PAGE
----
• Look for signs of infection (e.g., fever, elevated white blood cell count, purulent discharge).
  • Identify any underlying risk factors (e.g., immunosuppression, chronic illnesses, recent surgery).

Step 2: Recognize Sepsis

Use qSOFA criteria:

  • Altered mental status?
  • Low blood pressure (SBP ≤ 100 mmHg)?
  • Rapid respiratory rate (≥ 22 breaths per minute)?

Step 3: Alert the Medical Team

  • Let the physician know immediately, or if appropriate, the rapid response team

Sometimes this situation unfolds slowly as the nursing and medical team are realizing certain criteria are met. The patient may be a bit more lethargic, a lower blood pressure than normal, and steadily increasing their respiratory rate. Other times, it’s a sudden change and the patient is now unresponsive with a MAP of 50.

Step 4: Obtain Key Samples

  • Draw blood cultures before administering antibiotics.
    • Drawn from a two peripheral blood sticks
    • Aerobic and anaerobic cultures
  • Obtain other relevant cultures (urine, wound, sputum) as indicated.
  • You likely will also need to get a complete blood count, liver function tests, chemistry, lactic acid, coagulation studies, D-Dimer, procalcitonin, ABG, and possibly imaging (like a chest x-ray, CT, etc. if necessary to assess a possible infection site).
    • These will let you know how severe it is and how much it is impacting the patient’s various body systems and support the diagnosis.
    • The specific ones you will be required to get will be on your protocol, and the ordering physician may add more.

It is imperative to obtain these samples prior to starting antibiotic therapy so that we know what pathogen we’re dealing with and can therefore give the correct antibiotic.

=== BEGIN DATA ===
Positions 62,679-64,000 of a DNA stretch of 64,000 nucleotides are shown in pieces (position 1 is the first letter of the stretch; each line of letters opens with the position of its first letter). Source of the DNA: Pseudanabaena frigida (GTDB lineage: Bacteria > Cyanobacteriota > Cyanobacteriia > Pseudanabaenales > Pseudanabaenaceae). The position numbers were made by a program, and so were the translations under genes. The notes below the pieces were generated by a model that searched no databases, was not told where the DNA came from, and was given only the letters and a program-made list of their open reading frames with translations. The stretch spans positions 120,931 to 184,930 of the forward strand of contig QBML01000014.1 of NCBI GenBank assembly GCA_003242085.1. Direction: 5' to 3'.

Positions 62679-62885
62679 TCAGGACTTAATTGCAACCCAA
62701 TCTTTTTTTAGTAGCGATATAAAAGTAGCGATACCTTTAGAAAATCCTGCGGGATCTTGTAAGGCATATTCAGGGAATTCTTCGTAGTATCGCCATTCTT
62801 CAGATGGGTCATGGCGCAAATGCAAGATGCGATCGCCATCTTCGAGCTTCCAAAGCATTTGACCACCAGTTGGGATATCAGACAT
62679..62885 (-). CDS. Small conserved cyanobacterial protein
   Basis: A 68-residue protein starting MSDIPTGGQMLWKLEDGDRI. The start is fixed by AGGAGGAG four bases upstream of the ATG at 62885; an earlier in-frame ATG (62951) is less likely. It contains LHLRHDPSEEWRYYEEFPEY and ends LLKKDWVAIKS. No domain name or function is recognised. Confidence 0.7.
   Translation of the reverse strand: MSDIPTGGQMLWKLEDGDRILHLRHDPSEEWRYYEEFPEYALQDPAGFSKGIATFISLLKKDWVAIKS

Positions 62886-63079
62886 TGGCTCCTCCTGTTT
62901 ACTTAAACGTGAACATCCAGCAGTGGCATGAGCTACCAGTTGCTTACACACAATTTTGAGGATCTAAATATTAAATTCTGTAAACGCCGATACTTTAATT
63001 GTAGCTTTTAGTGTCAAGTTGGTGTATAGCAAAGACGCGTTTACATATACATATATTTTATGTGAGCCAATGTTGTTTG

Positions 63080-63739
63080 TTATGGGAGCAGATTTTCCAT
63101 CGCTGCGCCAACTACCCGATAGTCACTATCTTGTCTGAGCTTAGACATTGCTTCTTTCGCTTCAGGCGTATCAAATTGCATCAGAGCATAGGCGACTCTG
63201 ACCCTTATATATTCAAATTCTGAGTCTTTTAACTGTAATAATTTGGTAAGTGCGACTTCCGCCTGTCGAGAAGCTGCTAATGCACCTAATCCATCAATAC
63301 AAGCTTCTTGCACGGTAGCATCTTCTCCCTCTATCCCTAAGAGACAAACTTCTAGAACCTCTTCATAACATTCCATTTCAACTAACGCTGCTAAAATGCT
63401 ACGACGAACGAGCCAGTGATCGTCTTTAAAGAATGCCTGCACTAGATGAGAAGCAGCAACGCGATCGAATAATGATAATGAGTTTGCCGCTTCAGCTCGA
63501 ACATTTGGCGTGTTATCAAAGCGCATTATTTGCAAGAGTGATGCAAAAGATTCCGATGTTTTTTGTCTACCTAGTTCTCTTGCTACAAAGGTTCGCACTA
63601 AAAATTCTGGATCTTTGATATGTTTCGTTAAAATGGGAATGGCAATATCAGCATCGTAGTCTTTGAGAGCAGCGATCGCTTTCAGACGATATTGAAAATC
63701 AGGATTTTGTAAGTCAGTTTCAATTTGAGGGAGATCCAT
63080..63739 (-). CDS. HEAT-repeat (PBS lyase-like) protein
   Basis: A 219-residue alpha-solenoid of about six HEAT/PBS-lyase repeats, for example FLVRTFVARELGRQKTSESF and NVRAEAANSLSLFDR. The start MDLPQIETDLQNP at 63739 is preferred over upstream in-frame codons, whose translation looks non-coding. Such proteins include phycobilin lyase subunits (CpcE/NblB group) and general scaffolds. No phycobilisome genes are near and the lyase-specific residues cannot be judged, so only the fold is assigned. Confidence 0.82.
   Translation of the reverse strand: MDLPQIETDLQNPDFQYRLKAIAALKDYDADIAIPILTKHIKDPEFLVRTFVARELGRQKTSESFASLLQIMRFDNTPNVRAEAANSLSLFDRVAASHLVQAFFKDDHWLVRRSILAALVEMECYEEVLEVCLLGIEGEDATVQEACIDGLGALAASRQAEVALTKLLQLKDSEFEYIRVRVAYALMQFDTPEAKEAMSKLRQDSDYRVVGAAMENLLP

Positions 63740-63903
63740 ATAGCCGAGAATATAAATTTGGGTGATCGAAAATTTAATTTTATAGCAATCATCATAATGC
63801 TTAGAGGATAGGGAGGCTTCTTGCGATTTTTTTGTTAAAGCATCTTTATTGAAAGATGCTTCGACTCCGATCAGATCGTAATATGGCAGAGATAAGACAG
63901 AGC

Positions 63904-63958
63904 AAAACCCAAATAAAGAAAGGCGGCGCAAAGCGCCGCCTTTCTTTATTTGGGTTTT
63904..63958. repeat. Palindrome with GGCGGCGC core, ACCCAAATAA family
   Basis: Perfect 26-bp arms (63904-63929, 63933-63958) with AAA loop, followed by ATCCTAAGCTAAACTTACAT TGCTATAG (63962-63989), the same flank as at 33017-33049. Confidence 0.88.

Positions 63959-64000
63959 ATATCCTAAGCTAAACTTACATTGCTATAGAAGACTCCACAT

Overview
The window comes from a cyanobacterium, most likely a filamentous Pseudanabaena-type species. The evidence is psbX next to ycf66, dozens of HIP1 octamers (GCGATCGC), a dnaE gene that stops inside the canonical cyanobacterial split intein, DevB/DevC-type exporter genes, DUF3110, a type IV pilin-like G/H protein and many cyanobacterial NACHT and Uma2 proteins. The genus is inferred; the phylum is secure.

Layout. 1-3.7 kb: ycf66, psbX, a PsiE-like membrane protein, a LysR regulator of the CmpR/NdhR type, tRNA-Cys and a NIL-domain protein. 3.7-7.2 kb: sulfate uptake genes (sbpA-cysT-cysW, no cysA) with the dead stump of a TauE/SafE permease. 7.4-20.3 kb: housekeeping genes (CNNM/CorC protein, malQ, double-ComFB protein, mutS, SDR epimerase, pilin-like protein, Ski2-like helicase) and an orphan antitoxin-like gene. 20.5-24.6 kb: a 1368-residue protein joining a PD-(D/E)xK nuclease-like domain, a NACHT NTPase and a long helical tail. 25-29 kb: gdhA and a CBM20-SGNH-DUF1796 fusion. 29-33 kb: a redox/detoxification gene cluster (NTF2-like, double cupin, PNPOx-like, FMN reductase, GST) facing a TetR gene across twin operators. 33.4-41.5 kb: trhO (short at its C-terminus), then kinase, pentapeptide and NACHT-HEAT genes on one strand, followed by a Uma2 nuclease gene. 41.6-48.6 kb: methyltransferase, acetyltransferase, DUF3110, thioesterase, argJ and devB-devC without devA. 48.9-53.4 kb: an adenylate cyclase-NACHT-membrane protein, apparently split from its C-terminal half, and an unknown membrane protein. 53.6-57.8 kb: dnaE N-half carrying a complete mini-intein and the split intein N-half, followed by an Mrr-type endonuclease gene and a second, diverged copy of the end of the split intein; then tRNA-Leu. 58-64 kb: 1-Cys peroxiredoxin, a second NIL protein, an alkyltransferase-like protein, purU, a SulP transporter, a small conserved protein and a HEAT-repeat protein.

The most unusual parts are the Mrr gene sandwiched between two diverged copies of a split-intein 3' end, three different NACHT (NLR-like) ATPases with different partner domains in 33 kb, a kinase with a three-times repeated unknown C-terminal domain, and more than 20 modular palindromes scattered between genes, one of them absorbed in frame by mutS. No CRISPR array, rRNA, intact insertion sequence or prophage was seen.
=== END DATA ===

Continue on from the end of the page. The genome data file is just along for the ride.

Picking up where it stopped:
Step 5: Start Empiric Antibiotic Therapy

Arguably the most important step of this protocol is starting antibiotic therapy. In a perfect world, we would know exactly what pathogen is hurting our patient, but that’s not reality.

The blood cultures we chatted about in Step 4 are key here. We need to draw those immediately, but they need time to grow. The time varies depending upon laboratory’s processing time, the type of organism being tested for, the growth rate of the microorganism, and the specific blood culture system used. On average, it typically takes around 24 to 48 hours to obtain preliminary results from blood cultures. Some organisms take longer to grow, and in some cases take up to 72 hours to to be finalized!

We simply cannot wait three days to start antibiotics on these patients, so the physicians and pharmacists need to make a solid guess based upon the clinical picture to get them started immediately, and then change it up if needed.

Broad Spectrum vs. Empiric

You possibly have heard the term “broad-spectrum antibiotics” and are thinking that’s what should be indicated here. Not so much. Rather, we will use something called “empiric antibiotic therapy”. While they seem like they’d be interchangeable and mean the same thing – they don’t.

Empiric antibiotic therapy is an antibiotic that is effective against the most common bacteria responsible for the type of infection the patient likely has. This is common in situations where a quick response is crucial, such as in severe infections or when diagnostic results may take some time to be available.

On the other hand, broad-spectrum antibiotics are a specific class of antibiotics that are effective against a wide variety of bacteria, including both Gram-positive and Gram-negative bacteria. These antibiotics have a broader range of activity compared to narrow-spectrum antibiotics which are effective against a more limited group of bacteria.